Mark Ryden has us on edge. His vocabulary, at once cryptic and cute, refined and cliché blurs the boundaries between high and low art as much as it does between childish innocence and profound unease.
Ryden first garnered attention in the 1990s when he ushered in a new genre of painting, “Pop Surrealism,” trumping the initial surrealist strategies by choosing subject matter loaded with cultural connotation.This cultural kitsch is rendered in infinitely detailed and meticulously glazed surfaces, the precision itself evoking a subtle disquiet as much as the constant suspicion of something slightly awry in all the sugar-sweet pastel shades, fairytale landscapes, fluffy creatures, and wide-eyed girl-childs.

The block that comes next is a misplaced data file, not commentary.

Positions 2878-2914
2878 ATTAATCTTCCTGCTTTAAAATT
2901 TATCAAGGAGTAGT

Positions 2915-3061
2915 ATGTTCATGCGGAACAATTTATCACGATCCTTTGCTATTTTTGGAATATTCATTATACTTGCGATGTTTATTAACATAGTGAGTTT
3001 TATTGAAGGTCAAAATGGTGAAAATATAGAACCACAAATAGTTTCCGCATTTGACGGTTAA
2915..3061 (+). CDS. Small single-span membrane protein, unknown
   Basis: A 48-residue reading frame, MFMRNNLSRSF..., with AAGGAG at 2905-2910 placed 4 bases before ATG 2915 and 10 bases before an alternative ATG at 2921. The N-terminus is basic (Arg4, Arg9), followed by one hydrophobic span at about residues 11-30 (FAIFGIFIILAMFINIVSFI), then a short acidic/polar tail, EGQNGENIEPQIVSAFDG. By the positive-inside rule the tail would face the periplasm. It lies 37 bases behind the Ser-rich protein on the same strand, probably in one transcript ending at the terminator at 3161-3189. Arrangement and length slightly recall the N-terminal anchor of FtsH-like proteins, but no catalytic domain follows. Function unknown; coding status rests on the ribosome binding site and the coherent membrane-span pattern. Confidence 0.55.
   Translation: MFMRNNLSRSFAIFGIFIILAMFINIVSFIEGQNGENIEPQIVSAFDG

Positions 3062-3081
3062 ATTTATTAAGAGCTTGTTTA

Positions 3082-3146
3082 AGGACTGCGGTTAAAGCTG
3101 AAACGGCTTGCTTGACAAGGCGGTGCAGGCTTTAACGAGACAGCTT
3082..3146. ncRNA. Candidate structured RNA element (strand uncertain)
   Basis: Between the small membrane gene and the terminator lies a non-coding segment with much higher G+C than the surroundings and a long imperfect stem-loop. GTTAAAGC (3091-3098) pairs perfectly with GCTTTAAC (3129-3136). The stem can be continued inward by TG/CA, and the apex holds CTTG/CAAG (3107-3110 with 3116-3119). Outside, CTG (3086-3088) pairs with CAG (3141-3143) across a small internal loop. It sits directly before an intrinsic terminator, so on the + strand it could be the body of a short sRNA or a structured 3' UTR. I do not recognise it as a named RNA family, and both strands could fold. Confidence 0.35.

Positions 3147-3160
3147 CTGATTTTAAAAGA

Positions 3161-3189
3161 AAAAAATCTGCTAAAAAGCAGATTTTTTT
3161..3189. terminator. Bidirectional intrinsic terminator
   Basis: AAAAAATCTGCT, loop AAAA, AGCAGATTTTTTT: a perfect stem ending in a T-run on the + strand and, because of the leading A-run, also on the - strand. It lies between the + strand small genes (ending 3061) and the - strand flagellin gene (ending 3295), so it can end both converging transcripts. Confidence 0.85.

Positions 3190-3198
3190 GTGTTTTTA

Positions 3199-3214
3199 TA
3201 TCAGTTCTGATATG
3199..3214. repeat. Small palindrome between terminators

In the major retrospective Pinxit, whose title refers to the Latin term “painted by,” we survey almost two decades of this strange, beautiful, unheimlich world. Through the themes of the artist’s major exhibitions, including The Meat Show, Bunnies & Bees, The Tree Show, we present his most compelling canvases as well as expert essays by Yoshitomo Nara, Carlo McCormick, and Kristine McKenna.